Diversification needed to sustain Malaysia's GDP growth

16:11, August 19, 2010      

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The Malaysian government must further diversify its economy and revenue sources to combat the negative impacts from its conventional business activities.

The United States is one of Malaysia's main export destinations but the world's largest economy is losing its recovery momentum, and may even head towards a double dip recession.

The Federal Reserve of the U.S. has repeatedly said that monetary policy will remain loose for a long time to stimulate business activities, but the U.S. congressional elections to be held in November has deterred the government to increase its deficit spending.

The thrifty spending attitude may dampen the economic recovery in the U.S., resulting in economic contraction by the end of 2010.

The direct impact on Malaysia, an export-led nation, is no doubt that the recovery of the exports sector will be dragged behind.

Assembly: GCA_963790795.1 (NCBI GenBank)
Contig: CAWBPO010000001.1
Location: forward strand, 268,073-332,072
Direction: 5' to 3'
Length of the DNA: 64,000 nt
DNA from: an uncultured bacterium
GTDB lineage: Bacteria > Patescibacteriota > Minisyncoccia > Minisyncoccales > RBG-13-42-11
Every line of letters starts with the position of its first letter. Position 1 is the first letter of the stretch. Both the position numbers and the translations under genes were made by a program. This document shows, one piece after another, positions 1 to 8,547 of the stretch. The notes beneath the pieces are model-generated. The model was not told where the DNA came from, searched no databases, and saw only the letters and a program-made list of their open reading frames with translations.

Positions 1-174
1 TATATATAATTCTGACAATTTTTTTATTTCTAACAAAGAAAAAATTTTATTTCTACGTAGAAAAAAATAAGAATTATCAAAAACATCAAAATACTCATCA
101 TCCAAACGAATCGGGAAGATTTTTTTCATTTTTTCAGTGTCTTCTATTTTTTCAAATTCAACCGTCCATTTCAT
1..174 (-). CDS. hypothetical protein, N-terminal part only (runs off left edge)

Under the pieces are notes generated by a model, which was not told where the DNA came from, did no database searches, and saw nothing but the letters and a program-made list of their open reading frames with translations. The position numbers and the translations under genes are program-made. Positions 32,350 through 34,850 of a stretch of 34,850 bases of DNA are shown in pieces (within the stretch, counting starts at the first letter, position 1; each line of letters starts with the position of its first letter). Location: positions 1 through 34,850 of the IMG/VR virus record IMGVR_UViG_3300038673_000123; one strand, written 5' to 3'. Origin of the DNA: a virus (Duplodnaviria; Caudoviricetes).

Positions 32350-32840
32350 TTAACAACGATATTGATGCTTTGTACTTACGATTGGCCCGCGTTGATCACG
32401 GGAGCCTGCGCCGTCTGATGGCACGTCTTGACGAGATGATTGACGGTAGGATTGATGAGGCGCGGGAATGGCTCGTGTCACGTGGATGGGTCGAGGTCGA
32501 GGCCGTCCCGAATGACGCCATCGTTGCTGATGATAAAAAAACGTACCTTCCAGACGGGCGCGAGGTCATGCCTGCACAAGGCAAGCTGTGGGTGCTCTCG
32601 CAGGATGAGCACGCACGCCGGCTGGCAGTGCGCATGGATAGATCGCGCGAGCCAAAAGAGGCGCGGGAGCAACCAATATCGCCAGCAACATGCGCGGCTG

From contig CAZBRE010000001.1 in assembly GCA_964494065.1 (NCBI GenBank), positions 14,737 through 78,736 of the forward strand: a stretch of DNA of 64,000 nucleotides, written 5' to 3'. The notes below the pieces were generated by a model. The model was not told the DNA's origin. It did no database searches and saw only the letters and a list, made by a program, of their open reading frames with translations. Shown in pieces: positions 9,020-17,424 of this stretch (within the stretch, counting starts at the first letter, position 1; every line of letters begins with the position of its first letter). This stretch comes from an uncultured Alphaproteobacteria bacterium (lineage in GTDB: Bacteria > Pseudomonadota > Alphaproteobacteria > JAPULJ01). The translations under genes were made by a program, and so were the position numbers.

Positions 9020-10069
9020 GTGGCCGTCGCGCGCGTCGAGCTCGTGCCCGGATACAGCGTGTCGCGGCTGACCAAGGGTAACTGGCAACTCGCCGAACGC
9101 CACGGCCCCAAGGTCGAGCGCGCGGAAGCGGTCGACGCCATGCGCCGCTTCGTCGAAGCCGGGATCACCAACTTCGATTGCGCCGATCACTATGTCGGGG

While Malaysia exported 10.1 percent of its total exports to the U.S. in June 2010, 11.1 percent went to the Europe.

However, the situation in the European Union, embroiled in the debt crisis, is not very much better than the U.S..

There are economists holding to the view that some European countries will remain in recession or will start contracting again as its recovery is still weak.

The European Union's statistics office Eurostat said last Friday that after suffering its worst post-war recession in 2009, the euro zone had shown signs of recovery but only at mere one percent in the second quarter of 2010.

Malaysia's gross domestic product (GDP) registered a spike of 10.1 percent in the first quarter but it slowed down to 8.9 percent in the second quarter, as announced by Bank Negara Malaysia, the country's central bank here on Wednesday.

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